How to Freeze Fresh Basil
This post will show you How to Freeze Fresh Basil, and frozen basil is a wonderful thing to have in the freezer when basil is out of season! I’ve been freezing basil for years, so I’ll also give you some recipe suggestions that can work with frozen basil.
PIN this post to try freezing some basil later!
When I wrote a quick little post about How to Freeze Fresh Basil years ago for Weekend Herb Blogging, I didn’t realize it would turn into one of the most popular posts ever on Kalyn’s Kitchen! I’m still growing and freezing fresh basil every summer and if you have garden basil, this post will help you freeze it to use all winter in soup, stew, and pasta sauce.
Check out all the ideas for using frozen basil after the photos, and then get freezing some basil for winter!
Step One: Trim your basil plants often!
If you’re a gardener who’s growing basil, trimming your basil plants regularly will let you freeze basil to use all through the winter. I do this several times each summer, whenever I have some basil that needs to be harvested. Here’s how my basil looked before I trimmed the plants and pulled off the big leaves.
Here’s my basil after I trimmed it. Basil will actually produce more leaves if it’s vigorously trimmed a few times each year, since everywhere you cut the stem it produces two new stems. Just be sure to keep a few leaves on each stem (remember high school botany, that’s where the plant gets food.)
Step Two: Wash the basil leaves and dry them well!
I pinch off all the basil leaves, discard the stems, and wash the leaves very well in a salad spinner (affiliate link). Spin them as dry as you possibly can. If you don’t have a salad spinner, just wash your basil leaves in the sink and dry them well with paper towels.
Step Three: Chop the basil leaves in a food processor!
Put a few of handfuls of basil into the Food Processor (affiliate link), using the steel blade. The food processor bowl should be full, but not tightly packed. (I haven’t tried chopping up the basil by hand, but I’m sure it can work if you don’t have a food processor.)
Step Four: Add olive oil while you chop the basil!
I pulse the food processor with one hand and drizzle olive oil into the feed tube with the other hand, just pulsing until the basil is coarsely chopped. You should make sure that all the basil is coated with oil, which keeps it from going dark in the freezer.
I use about 2-3 tablespoons of olive oil for each batch in the food processor when I’m making coarsely chopped basil like this to use for pasta sauce, soup, or stew during the winter. When I’m making basil puree to add to basil vinaigrette I use more oil and chop the basil much more finely.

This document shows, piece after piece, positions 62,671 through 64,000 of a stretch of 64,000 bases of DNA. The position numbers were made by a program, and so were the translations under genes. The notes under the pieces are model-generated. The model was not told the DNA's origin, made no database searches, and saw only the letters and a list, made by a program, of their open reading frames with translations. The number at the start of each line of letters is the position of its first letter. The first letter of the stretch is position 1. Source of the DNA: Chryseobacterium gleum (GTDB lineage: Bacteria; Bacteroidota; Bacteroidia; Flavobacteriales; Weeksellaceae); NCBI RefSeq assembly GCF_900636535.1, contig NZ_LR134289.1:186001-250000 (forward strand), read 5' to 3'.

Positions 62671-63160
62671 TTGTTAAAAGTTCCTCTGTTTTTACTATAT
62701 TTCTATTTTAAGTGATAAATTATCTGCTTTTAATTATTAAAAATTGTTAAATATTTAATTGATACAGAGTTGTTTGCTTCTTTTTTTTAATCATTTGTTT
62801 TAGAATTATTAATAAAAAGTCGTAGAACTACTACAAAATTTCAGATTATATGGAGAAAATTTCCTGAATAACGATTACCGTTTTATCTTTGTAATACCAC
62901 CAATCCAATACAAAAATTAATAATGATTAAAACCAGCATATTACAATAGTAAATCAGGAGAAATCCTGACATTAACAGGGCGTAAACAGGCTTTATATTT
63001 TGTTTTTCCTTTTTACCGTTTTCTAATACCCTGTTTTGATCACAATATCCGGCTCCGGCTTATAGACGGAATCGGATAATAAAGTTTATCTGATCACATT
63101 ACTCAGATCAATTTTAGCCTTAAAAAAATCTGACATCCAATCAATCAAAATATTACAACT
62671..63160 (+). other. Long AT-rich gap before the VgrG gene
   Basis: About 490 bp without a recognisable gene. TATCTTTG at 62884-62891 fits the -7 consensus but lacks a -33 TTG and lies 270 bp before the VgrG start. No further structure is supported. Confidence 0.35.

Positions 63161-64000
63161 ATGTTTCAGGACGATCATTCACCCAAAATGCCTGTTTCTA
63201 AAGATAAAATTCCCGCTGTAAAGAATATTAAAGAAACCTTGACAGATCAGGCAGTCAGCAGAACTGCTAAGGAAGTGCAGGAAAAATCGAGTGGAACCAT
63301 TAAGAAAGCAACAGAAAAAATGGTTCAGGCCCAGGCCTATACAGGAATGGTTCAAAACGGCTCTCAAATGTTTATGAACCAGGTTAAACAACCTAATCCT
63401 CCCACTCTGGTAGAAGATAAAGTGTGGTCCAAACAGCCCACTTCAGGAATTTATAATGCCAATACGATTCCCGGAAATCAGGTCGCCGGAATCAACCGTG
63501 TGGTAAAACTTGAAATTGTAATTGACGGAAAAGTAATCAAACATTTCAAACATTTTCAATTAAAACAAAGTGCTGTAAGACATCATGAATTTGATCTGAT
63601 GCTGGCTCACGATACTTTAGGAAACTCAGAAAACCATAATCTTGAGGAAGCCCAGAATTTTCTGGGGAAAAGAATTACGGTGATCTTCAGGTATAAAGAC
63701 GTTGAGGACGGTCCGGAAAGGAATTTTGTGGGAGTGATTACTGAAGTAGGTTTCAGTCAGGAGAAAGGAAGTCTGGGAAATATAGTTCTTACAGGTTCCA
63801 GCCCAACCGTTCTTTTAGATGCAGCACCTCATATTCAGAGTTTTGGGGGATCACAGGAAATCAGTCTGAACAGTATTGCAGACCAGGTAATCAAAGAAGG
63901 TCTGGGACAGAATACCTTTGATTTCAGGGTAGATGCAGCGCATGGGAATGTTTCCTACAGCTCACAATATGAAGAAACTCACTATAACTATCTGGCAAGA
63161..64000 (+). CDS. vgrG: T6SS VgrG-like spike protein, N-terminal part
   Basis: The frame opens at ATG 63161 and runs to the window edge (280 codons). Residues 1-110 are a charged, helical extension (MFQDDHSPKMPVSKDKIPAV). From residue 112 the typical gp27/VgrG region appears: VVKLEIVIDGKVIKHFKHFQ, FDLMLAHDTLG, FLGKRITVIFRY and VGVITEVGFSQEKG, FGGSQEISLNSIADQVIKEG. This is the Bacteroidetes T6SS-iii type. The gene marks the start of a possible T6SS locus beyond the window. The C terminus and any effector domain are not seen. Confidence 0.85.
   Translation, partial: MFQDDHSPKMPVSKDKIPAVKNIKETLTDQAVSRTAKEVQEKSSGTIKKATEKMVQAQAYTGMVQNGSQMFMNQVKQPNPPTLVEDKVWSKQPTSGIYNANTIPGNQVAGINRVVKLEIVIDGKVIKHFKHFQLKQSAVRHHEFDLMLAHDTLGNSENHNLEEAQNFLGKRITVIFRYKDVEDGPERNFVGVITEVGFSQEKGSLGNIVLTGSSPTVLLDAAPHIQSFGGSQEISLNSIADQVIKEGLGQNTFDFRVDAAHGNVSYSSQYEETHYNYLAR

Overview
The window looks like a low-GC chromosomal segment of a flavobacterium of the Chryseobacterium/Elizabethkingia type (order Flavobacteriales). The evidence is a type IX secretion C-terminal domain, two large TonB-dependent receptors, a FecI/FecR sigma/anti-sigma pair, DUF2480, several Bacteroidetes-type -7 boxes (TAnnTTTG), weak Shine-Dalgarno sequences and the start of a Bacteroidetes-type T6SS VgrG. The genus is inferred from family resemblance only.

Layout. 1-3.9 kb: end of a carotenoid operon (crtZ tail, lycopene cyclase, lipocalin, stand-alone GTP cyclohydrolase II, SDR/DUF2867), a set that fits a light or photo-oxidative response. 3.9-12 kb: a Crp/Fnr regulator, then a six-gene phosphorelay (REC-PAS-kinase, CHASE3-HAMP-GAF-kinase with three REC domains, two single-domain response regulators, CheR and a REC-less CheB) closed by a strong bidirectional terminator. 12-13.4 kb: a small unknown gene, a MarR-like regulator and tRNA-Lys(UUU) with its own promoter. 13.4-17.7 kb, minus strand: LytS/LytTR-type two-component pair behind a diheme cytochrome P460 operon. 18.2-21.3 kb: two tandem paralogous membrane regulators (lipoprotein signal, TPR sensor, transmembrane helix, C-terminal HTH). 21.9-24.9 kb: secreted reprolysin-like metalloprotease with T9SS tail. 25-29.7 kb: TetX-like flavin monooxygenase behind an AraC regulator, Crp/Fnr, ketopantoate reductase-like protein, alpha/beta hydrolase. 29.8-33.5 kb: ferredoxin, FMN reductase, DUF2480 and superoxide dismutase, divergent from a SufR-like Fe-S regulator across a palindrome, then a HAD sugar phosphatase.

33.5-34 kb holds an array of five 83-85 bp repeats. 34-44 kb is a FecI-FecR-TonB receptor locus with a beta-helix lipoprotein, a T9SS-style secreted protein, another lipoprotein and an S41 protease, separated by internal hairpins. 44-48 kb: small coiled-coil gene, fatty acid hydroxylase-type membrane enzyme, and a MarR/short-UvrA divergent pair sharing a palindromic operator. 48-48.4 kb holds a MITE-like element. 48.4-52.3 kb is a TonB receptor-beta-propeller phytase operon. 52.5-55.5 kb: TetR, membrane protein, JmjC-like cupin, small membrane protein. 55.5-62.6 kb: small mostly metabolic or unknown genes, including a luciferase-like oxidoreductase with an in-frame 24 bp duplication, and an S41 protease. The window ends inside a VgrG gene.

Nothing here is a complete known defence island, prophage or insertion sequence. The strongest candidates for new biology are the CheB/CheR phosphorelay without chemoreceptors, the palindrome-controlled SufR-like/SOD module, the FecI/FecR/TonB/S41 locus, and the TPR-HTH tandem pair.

Step Five: Put the chopped basil in containers for the freezer!
I have two sizes of these little plastic containers with tight lids that I use to freeze the basil. It doesn’t matter what size container you use, but a good trick is to measure the containers before you first use them. That way, when you pull one out of the freezer for a recipe, you’ll know how much it is. Some people like to freeze the chopped basil in ice-cube trays, then pop them out and seal with the FoodSaver Vacuum Sealer (affiliate link).
Another way of freezing the chopped basil is in a quart-size plastic bag, smashing the basil down flat and pressing all the air out of the bag. This is easy to fit into a crowded freezer, and when it’s time to use some basil you can just break off a piece and put the rest back into the freezer.
Recipes that work well with frozen basil:
Italian Beef Stew with Zucchini, Mushrooms, and Basil
White Bean Soup with Italian Sausage, Zucchini, and Basil
Ratatouille Stew with Italian Sausage
Sausage and Basil Marinara Sauce for the Freezer
Cannellini Bean and Sausage Stew
More suggestions for using basil:
If you don’t have enough basil to freeze, here’s How to Preserve Fresh Basil on the Countertop. Something I make with basil every summer is Basil Pesto with Lemon. You can also make French Pistou Sauce from Julia Child if you want a dairy-free sauce with basil. (Pesto and Pistou also freeze well.) There’s a great collection of recipes using basil in my post on Cooking with Fresh Basil. Check out Cooking Tips for more cooking tip posts like this one.